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|Water is in play on 24 of the 27 holes at Aberdeen Country Club in Longs, S.C. (Courtesy of Aberdeen C.C.)|
LONGS, S.C. -- Jim Fellner understands that playing Aberdeen Country Club can go one of two ways.
The course's golf director has experienced the ebbs and flows of the Scottish-style club's design first hand.
"I had one tough day over there about 8-9 years ago," Fellner said. "I was the only one to break 100. I'm talking '6' handicappers."
The conglomeration of pros, superintendents and others associated with the game struggled, and it's a pattern that continues to this day. With rolling fairways, heavily undulated greens and more water than most care to see, Aberdeen has carved its niche as a hazard-heavy course that can chew up even low handicappers.
Yet, at the same time, the 27-hole track also has the potential to make up some of the difference.
Located just west of the hustle of South Carolina's Grand Strand, Aberdeen has stayed popular despite the potential for three-figure rounds.
Between some amazing scenery, the lack of houses surrounding the course and the possibility of a very fast round, regulars and first-timers like what they see.
The combination of any two of those half-rounds plays anywhere from 6,115 yards up to 6,306 yards from the whites. But length isn't the great equalizer at Aberdeen Country Club.
When you check in, the clubhouse employee will warn you of the most intimidating part of the course: The water.
"It's a well-thought-out course. I thought it was challenging, yet fair," Connecticut native Shane Hassett said. "It's definitely a course that rewarded good shots. Certainly it had enough hazards on there to make it challenging, water especially."
The Waccamaw River, ponds and creeks are in play on 24 of the 27 holes. Taking them out of the equation isn't necessarily an option, even for the most skilled player.
"It's one of those golf courses that you either love it or you hate it," Fellner said. "It all depends on how you hit it. On a few holes, there is the certain point where there is no return."
That's only the beginning.
Recently renovated sand traps protect or add dimension to nearly every Tif-Eagle Bermuda green. Flag stick location is tinkered with nearly every day. Some change as much as 40 yards from one day to the next, meaning how someone plays once may never be copied.
Figuring out the course, then, sometimes has as much to do with luck than pure skill.
The trick, Fellner said, is to play straight and short.
"The ladies have a tendency to like that course because they hit it straight and their husbands don't," he said.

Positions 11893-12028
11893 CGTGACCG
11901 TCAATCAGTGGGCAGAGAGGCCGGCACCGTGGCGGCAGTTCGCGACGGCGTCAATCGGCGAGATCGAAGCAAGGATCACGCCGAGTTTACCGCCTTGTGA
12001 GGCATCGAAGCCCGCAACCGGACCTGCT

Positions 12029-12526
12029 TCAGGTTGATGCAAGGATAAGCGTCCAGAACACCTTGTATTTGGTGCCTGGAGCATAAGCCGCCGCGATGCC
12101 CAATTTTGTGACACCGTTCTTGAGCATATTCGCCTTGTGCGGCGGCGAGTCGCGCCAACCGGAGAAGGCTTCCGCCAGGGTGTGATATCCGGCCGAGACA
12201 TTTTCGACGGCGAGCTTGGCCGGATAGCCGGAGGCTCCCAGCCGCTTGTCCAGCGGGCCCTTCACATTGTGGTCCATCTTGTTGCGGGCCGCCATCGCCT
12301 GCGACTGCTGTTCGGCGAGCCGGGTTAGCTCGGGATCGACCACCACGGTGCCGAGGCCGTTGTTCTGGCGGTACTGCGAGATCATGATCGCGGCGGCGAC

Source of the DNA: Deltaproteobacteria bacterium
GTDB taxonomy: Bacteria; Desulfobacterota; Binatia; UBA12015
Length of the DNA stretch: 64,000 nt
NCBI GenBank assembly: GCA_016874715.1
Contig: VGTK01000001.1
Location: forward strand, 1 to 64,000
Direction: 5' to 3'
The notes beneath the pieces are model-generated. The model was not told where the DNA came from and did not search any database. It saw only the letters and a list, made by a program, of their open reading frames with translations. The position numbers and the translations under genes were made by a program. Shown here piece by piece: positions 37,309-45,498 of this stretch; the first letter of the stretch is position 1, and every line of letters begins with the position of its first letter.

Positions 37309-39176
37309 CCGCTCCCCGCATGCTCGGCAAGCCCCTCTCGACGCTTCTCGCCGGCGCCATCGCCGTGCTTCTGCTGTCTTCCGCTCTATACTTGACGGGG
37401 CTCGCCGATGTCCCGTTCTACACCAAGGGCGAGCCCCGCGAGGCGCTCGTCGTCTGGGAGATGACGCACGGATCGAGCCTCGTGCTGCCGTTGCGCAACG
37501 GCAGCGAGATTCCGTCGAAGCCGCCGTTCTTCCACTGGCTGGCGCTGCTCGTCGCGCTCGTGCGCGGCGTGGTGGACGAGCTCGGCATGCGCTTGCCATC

"It's just a strong golf course. You've got to hit the ball straight off the tee. It's important that you put the ball on the right spot on the green."
The Woodlands is the longest and generally considered the toughest of the three nines from the whites. Combined with Highlands, they measure at 6,850 from the blues. None of the possible combinations play longer than 5,700 yards from the ladies tees.
Aberdeen Country Club holds a full driving range and putting green to work out some kinks prior to the start of a round. Both of those and the parking lot are located within close proximity of the bag drop and starter.
The course includes a full-service snack and beverage bar, and a drink cart routinely makes its way around the course.
Aberdeen offers private instruction as well.
The staff at Aberdeen C.C. hasn't had to put much into the course in terms of major renovations recently, but players making their way out there for the first time wouldn't know it.
The golf courses, be it the fairways or the areas near the out-of-bounds markers, are pristine considering the relatively low cost of the course. The lack of homes around the track, especially on the earlier holes on all three nines, allows golfers to concentrate on the game instead of dealing with distractions.
And, on the off chance you keep your ball away from all that water, there's a potential to take full advantage of the seclusion Aberdeen County Club can offer.
"We had no one on the course with us," Hassett said. "We felt like we owned the course, and we'll remember it."
April 27, 2012
Ian Guerin is a freelance writer and DJ living in Myrtle Beach, S.C. He's decent with the driver and putter; it's everything else in the bag that gives him trouble. Follow Ian on Twitter at @iguerin.
Any opinions expressed above are those of the writer and do not necessarily represent the views of the management.
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